So I could have sat and wallowed in self pity as the conspiracy for the “great takedown” was being hatched by those closest to me but I decided that won’t make any sense.
In fact, the conspirators were actually hastening what I had planned since 2016. The letter was first written in 2014 and then revised in 2016.
I decided that rather than fight to break the plot, let me use my time taking some courses in Law at Regent University.
And today, May 9, 2020, Regent University is conferring on me a Master of Arts in Law. The ceremony will be held virtually due to COVID-19 but it seems I spent my 18 months wisely.
Always learn to make the best of anything. As I continue to say, when you are given lemon, make lemonade even if you thirst for orange juice. You will get orange one day and by then, you will know how to make juice.
We will continue to use our time wisely and I am sure the others will continue plotting…
The epimological projections of COVID-19 should encourage us to work harder, not give up
On Tuesday, March 31, 2020, experts released their projections on what the expected death toll from COVID-19 will be. On the best side, they are projecting that 100,000 to 240,000 deaths in the United States. In the worse case, the projection is 1.6 million to 2.2 million deaths.
All of these are based on modelling which are based on assumptions.
This reminded me of September 2014 when the experts released their epimological projections for EVD infections in the Mano River Union basin. As always, this was based on the “model.”
The folks at Imperial College in London projected that by November 2, 2014, an estimated 1.5 million Liberians would be infected; 1.8 million in Guinea; and 1.3 million in Sierra Leone.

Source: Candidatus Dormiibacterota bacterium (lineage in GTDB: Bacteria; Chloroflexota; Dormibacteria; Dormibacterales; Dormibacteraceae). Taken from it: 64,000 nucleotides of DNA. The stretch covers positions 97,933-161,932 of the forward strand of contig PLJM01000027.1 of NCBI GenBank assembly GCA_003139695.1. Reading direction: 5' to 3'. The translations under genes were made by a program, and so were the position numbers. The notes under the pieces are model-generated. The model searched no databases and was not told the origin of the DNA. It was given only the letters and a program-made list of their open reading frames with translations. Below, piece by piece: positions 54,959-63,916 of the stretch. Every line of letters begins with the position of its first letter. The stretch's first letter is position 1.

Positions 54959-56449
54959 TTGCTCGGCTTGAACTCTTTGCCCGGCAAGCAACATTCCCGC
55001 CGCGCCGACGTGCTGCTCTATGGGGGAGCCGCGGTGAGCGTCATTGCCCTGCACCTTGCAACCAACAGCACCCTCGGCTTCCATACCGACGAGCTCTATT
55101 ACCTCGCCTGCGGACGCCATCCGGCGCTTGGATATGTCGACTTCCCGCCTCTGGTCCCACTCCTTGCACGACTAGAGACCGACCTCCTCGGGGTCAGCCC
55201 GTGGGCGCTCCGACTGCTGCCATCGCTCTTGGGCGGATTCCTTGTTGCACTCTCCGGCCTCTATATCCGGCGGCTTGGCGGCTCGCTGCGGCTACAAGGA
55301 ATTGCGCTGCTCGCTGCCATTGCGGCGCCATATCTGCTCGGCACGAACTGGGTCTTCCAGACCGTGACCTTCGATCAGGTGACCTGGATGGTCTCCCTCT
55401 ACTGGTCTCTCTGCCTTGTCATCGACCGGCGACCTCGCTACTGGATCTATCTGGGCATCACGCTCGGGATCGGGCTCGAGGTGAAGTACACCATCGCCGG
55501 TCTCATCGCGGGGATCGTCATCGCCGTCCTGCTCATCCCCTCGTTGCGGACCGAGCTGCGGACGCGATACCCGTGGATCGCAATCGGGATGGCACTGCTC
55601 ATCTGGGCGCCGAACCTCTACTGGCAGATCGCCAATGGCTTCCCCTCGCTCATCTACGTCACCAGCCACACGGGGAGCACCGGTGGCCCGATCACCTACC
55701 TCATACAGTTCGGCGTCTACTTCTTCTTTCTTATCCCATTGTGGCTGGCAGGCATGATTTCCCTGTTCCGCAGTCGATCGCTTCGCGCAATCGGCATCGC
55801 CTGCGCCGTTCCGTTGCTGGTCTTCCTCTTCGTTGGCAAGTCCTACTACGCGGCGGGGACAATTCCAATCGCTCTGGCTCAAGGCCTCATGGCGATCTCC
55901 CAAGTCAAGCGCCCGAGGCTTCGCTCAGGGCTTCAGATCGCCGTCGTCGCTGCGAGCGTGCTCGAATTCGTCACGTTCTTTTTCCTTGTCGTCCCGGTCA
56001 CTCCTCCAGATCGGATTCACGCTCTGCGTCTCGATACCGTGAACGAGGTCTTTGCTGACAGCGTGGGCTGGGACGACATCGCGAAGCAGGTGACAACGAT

Given that the mortality rate for EVD is between 70% and 80%, it meant that at least 1.01 million Liberians would have died by November 2014 based on the model.
The Imperial College projections were so alarming that the CDC came out with its own projection. But this projection, which was moderate, indicated that about 1.4 million infections would be recorded in Liberia and Sierra Leone by January 2015. This was an optimistic projection at that time. It pushed the curve and reduced the combined number of infections in both countries.
I remember we were in a meeting when someone told Madam President about the projection. She shouted at the person and told them that it was not possible and we would not accept that projection and resigned ourselves to that. She vowed that we will do everything to ensure that those projections would not actualize.
Well, that dramatic projection helped in only two ways: booster the “CNN effect” that then brought more donor support and also made every Liberian to get fully involved in defeating the epidemic because they did not want to be part of the 1.5 million infected or the 1.01 million deaths.
Under Madam President’s leadership, we were able to defeat the EVD and keep the fatality and mortality very low. By low, I mean far below the epimological projections based on the model.
It was the assumptions that we undermined in order to defeat the model. Everyone has a stake in this game and everyone MUST be involved to protect themselves and their loved ones.
In the end, about 11,315 persons lost their precious lives to the EVD in 2014: Liberia (4,809), Sierra Leone (3,955), Guinea (2,536) and Nigeria) 8).
This was a far cry from the estimated 3.7 million people that would have gotten infected and estimated 2.5 million that would have died as per the model.
From my view, based on my 2014 experience, we should not give up because the model has projected one thing. We must work hard to make the model wrong by undermining the assumptions. This means that we should practice social distancing, proper hygiene, and look out for one another.
Governments should get communities involve; and citizens should not stigmatise infected people. By stigmatizing infected people, we scare others from coming forward thereby increasing community infections.